As should be apparent, the majority treats the “qualification” criteria as sufficient for determining entitlement. This is problematic and McLachlin CJ rightly criticizes the majority for such at para 164.


From a purely legal standpoint, there are good reasons for favouring the minority’s approach to “entitlement” and, consequently, to what constitutes an “irregularity.”

First, the minority’s approach is a more accurate application of time-honoured principles of statutory interpretation to the Canada Elections Act. The provision of the Act that the majority largely relies on to arrive at its conception of “entitlement” (s. 6), for example, begins with the words “[s]ubject to this Act,” but the provision is nonetheless treated as absolute on the concept of entitlement.

Second, the minority’s approach avoids placing undue weight on the right to vote as contained in the Charter. Most obviously, this was not a case where the Charter was directly implicated. The democratic values embodied in the Charter already inform the Act, and in my view, this is a case that could have been sufficiently disposed of without resort to the Charter (it should be noted that the minority did not cite the Charter).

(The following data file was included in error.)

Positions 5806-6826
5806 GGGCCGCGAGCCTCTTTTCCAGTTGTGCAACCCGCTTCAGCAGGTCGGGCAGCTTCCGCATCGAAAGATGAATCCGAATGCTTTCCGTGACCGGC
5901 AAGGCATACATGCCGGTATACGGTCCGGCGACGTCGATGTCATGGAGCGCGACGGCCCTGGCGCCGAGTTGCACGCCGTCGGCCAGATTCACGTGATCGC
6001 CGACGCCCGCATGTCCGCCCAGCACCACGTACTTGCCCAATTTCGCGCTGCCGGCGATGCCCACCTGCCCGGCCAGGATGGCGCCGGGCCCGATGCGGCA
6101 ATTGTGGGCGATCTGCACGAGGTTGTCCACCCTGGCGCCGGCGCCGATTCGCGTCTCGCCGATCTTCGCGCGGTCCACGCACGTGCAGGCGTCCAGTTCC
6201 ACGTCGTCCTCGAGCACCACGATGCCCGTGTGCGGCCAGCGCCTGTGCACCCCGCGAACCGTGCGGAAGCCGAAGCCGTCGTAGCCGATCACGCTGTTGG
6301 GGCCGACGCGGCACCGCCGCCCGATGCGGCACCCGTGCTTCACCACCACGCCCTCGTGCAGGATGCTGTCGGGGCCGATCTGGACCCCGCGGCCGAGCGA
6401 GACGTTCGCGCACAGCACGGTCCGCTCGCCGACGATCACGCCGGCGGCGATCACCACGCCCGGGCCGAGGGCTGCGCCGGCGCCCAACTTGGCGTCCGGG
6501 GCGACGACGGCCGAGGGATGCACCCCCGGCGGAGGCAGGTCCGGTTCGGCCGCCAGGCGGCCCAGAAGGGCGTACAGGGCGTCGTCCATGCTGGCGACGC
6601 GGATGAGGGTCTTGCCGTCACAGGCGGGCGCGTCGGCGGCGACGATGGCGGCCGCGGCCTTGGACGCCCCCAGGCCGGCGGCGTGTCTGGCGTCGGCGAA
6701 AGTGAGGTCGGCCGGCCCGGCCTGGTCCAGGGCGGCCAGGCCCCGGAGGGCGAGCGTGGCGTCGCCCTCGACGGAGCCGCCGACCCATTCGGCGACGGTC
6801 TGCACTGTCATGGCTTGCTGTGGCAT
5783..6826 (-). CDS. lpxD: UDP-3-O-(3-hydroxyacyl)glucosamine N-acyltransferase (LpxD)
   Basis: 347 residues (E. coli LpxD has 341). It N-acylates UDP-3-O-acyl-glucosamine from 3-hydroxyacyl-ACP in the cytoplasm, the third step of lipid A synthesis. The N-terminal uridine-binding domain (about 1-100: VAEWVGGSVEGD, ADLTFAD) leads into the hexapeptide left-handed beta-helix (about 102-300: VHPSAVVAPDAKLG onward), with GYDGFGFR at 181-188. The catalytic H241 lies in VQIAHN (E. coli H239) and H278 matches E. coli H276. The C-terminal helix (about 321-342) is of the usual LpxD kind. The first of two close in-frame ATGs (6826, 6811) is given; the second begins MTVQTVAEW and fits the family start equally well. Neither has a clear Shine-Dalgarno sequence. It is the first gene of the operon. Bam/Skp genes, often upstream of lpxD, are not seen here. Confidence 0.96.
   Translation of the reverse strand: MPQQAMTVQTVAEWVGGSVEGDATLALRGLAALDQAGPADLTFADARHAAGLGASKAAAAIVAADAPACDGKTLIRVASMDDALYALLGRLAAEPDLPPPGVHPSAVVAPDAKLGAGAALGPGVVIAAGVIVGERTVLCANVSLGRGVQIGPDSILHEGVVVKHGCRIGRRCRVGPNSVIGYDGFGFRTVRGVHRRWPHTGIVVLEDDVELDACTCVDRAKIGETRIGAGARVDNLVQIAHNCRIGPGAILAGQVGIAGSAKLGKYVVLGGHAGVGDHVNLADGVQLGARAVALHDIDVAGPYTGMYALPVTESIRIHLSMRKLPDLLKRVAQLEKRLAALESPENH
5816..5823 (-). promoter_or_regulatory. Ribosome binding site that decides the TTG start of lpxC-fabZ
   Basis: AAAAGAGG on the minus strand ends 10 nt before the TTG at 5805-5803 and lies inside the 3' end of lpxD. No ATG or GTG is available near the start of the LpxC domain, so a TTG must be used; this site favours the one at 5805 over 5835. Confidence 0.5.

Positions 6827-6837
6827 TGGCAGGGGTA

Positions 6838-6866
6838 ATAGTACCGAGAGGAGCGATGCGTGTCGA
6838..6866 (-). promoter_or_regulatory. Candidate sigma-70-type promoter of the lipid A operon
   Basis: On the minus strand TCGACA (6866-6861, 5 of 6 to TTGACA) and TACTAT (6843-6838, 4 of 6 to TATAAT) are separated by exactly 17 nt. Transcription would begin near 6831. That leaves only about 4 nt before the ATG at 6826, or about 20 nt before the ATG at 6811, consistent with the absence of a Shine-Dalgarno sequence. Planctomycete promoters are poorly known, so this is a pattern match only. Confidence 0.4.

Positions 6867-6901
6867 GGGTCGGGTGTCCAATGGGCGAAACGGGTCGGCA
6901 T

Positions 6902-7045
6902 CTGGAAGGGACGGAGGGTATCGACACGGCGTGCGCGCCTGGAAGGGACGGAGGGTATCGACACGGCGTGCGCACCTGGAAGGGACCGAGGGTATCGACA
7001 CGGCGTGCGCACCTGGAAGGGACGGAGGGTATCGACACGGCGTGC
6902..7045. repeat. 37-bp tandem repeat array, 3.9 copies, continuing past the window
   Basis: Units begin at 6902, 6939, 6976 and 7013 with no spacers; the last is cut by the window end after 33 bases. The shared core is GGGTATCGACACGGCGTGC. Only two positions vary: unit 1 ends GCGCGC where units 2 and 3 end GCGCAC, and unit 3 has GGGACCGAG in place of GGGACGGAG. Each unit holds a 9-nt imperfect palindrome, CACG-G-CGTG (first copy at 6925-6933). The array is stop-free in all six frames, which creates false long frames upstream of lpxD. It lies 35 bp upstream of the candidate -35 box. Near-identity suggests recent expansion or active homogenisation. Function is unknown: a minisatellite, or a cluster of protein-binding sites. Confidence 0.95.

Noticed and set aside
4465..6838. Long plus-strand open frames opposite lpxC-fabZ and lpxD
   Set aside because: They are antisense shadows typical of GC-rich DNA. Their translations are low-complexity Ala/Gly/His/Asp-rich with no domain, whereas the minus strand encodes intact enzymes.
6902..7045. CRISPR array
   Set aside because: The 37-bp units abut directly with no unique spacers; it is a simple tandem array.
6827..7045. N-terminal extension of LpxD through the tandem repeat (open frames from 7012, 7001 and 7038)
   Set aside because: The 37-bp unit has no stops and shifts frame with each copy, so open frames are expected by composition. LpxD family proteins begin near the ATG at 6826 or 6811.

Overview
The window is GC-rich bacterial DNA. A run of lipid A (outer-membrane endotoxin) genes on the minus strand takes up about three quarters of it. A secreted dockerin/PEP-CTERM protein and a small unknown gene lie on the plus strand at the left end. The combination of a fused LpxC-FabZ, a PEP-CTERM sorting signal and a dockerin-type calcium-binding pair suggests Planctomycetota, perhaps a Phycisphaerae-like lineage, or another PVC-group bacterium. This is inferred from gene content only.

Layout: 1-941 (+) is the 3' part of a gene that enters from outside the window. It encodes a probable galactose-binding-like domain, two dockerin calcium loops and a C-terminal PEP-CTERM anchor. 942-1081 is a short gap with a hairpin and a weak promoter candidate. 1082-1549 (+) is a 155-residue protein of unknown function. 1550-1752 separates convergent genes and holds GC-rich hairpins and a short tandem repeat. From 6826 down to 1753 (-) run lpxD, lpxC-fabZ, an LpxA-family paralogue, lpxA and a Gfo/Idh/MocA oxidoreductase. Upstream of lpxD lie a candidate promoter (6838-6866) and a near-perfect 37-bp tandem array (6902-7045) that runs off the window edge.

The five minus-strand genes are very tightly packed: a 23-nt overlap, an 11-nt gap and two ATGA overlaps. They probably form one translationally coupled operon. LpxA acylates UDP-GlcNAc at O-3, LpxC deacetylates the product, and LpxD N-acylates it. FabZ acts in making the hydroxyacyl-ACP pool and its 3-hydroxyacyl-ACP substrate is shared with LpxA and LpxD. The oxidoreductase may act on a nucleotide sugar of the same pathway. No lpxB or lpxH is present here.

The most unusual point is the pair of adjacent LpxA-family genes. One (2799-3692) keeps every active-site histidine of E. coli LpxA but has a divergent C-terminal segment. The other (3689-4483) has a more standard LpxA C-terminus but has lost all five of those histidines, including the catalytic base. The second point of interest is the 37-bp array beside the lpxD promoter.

Finally, a comprehensive definition of entitlement (and thus, a broader notion of “irregularities”) probably more closely accords with Canadians’ views on how elections should be run and how votes should be cast. While yes, the Act should be read as much as is possible to enfranchise voters, that is not to say that one should go so far as to permit an individual to vote without properly identifying themselves, so long as it is sorted out later. These are not petty “technical breaches,” but in a very real way go to the heart of protecting the integrity of the democratic process.

I have chosen to focus here on the principles of statutory interpretation and their actualization in this case because, as an application authorized by and entirely dependent on the reading of a statute, I believe those principles to be of primary importance. More generally, whether it was a good thing or a bad thing that our highest court of law declined to disturb the results of an election is a separate, purely normative question. On that one, I’ll defer to the pundits.